Darienne Mobley: 10:57 You know, I think that there is a, a lifespan to every, every job and every career. And when you have given all you can deal with and they have moved as far as they can move with you, there’s just this intuitive tug of it’s time for me. And a lot of us are too scared to hear that because it sounds scary and you might not be ready to make a change. But I’ve always been willing to take that risk. Um, the fear of staying too long and not doing a good job was bigger than the fear of what was I going to do next. Yeah. And so, um, you know, [inaudible] I’m really interested in where this conversation is going because I know a lot of our listeners, a lot of the guests I’ve had on this podcast, you know, uh, will tell me how much they love their jobs.
Darienne Mobley: 11:49 There’s nothing better than working in travel and tourism. You’re, you’re helping people, their, you know, vacation dreams. It’s, you know, brings people happiness and, um, what better job than it then is there then too promote the place where you live and the place that you love so much and how, how awesome all of that is. Um, but at the same time, I know that, you know, many of the folks that I interview or that listeners that I talked to, okay, hold in so many different directions. They, you know, they’re managing different types of stakeholders who have different interests and, um, I’m just wondering how, you know, what advice you might have for them, how they might start to achieve some battles. I don’t think everybody needs to change careers. That’s certainly not the goal of my coaching practice. I work with a lot of tourism professionals and I think that is [inaudible] my sweet spot because I understand the business.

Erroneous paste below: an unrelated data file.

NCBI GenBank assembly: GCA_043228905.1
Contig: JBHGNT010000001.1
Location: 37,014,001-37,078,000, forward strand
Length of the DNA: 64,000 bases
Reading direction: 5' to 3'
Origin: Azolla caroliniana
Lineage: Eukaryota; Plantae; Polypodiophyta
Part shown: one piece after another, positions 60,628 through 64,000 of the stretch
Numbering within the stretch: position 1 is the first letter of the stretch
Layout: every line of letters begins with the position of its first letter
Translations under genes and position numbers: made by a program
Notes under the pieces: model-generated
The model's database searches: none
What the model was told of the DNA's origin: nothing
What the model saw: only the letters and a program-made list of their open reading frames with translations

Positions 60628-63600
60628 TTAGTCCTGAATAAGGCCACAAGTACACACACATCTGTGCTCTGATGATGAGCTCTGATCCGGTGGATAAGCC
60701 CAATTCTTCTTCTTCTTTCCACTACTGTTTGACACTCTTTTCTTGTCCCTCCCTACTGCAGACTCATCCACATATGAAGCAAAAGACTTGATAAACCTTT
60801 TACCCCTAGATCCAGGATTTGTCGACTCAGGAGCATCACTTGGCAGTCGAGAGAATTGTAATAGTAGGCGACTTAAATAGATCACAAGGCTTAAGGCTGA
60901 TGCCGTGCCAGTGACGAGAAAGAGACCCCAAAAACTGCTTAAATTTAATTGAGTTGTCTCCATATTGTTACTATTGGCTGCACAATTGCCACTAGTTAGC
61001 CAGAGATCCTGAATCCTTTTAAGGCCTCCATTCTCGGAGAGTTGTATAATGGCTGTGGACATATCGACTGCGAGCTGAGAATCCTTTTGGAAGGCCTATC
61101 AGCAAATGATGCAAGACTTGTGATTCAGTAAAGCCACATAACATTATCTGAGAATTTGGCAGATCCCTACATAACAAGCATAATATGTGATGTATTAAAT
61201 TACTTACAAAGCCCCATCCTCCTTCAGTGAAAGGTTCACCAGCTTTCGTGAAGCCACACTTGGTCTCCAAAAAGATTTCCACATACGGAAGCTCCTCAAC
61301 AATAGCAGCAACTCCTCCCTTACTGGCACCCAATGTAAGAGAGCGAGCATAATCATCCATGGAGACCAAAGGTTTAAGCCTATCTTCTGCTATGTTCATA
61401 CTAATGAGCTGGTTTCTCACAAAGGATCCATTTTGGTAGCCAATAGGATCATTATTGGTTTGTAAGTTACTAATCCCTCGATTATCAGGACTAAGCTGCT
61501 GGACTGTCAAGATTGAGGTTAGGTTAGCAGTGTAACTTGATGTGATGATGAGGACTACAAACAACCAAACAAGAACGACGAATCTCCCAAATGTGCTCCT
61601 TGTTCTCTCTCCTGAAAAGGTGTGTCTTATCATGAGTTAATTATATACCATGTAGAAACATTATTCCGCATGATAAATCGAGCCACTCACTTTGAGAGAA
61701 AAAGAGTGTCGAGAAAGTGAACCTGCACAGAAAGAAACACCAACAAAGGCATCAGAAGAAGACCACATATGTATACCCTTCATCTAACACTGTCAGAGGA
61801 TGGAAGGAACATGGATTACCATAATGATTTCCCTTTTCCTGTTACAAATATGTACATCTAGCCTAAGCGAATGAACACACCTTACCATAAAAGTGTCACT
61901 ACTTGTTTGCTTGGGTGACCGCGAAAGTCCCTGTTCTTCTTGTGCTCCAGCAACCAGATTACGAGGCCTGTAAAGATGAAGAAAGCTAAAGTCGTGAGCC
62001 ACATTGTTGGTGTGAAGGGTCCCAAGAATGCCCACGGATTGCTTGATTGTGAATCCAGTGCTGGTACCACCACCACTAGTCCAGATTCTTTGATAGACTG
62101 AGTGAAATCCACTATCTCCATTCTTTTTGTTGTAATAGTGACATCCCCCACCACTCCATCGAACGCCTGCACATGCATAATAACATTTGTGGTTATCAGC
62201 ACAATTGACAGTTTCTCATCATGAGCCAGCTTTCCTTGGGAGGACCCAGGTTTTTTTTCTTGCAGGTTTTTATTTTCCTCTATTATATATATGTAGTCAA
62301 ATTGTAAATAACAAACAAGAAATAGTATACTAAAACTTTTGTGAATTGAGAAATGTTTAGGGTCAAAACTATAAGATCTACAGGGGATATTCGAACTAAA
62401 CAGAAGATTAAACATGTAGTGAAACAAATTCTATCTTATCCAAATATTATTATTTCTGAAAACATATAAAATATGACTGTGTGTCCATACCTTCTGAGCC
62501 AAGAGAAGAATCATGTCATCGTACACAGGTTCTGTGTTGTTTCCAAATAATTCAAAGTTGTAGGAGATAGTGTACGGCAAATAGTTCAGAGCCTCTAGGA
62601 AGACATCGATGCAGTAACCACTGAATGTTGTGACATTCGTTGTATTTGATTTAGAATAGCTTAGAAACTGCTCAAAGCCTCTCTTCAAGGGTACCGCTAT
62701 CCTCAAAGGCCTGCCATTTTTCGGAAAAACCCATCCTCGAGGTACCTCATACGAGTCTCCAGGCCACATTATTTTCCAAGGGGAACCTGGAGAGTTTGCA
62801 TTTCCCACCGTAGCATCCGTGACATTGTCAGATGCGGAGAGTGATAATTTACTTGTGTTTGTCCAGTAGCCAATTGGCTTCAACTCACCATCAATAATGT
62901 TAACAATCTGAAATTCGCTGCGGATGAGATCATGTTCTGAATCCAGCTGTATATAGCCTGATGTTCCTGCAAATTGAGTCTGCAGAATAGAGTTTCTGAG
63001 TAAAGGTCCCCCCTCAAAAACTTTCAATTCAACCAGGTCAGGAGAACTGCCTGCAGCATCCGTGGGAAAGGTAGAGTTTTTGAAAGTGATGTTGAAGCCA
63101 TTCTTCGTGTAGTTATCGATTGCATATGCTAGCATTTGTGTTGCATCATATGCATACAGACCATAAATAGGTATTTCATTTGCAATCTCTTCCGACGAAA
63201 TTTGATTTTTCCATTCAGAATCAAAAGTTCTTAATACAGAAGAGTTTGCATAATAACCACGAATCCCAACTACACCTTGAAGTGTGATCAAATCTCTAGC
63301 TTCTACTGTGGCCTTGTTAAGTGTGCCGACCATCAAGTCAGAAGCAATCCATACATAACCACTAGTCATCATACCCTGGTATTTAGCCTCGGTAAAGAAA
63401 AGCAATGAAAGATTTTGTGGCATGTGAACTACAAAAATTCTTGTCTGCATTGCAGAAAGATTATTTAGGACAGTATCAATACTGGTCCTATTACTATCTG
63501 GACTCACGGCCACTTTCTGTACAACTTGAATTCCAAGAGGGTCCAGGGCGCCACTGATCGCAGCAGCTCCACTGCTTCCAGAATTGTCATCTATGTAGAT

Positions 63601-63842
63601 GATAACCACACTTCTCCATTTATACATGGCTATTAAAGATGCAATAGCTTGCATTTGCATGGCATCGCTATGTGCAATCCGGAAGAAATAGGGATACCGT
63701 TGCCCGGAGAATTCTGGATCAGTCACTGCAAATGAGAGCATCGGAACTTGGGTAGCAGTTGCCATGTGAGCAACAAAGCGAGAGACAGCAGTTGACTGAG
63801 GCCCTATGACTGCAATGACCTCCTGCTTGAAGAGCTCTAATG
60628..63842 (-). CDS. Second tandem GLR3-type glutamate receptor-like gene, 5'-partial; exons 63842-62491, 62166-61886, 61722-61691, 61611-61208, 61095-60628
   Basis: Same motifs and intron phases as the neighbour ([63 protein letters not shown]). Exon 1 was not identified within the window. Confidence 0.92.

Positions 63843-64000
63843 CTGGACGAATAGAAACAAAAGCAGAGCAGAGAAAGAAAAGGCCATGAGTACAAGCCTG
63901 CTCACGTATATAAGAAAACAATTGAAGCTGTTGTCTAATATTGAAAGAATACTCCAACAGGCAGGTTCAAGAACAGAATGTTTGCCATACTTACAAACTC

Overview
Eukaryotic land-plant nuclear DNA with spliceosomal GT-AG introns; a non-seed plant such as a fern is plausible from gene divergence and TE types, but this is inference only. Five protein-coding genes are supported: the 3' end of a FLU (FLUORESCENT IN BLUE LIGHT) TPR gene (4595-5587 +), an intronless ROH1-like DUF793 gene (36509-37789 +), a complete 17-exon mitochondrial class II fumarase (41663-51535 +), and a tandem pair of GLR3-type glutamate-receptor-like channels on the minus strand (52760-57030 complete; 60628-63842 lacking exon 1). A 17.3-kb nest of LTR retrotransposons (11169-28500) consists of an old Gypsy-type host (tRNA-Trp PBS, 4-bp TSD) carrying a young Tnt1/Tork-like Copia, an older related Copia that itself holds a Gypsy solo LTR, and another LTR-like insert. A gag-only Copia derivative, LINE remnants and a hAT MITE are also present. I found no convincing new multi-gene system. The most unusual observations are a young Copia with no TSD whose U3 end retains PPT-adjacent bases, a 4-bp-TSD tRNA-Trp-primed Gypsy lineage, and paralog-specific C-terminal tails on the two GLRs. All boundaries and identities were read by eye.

Darienne Mobley: 12:42 I understand the pull of a great marketing campaign that works and how exciting that is and taken risks [inaudible] for your community and giving back in the place that you live. Those are all big motivators. If it is the right place for you that I want to figure out how to, how for you to have the best life you can, best life and work they are, if it’s not the right place, which [inaudible] for me, I wanted to expand and do more of what I really loved, the pieces that I loved more. So now I’m supporting tourism professionals, um, which is the best of all places for me. I’m able to sit down with women and men and say, what’s working? What’s, what are the pieces that are not working? And let’s figure out why. Um, why is your day so crazy? How can we find some peace and calm in your day? [inaudible],
Darienne Mobley: 13:35 what are your, you know, what are your gifts and talents and are they best used where you are? So that’s kind of the process I guess. Yeah. So, um, do you have any, you know, words of wisdom or perspective that you can share with our listeners? Let’s say they don’t have a coach currently, but they might just be doing some self reflection at this point and thinking about, you know, how can I have the best life? And um, like you just said, what’s working, what’s not working? Yeah. What are some of the things that that might, um, that one might do it in the beginning? Well, when I work with a client, there’s a process that we go through and it’s clarity, intuition, priority and truth. Clarity is the first piece. And that was missing for me. And I think it’s missing for most people.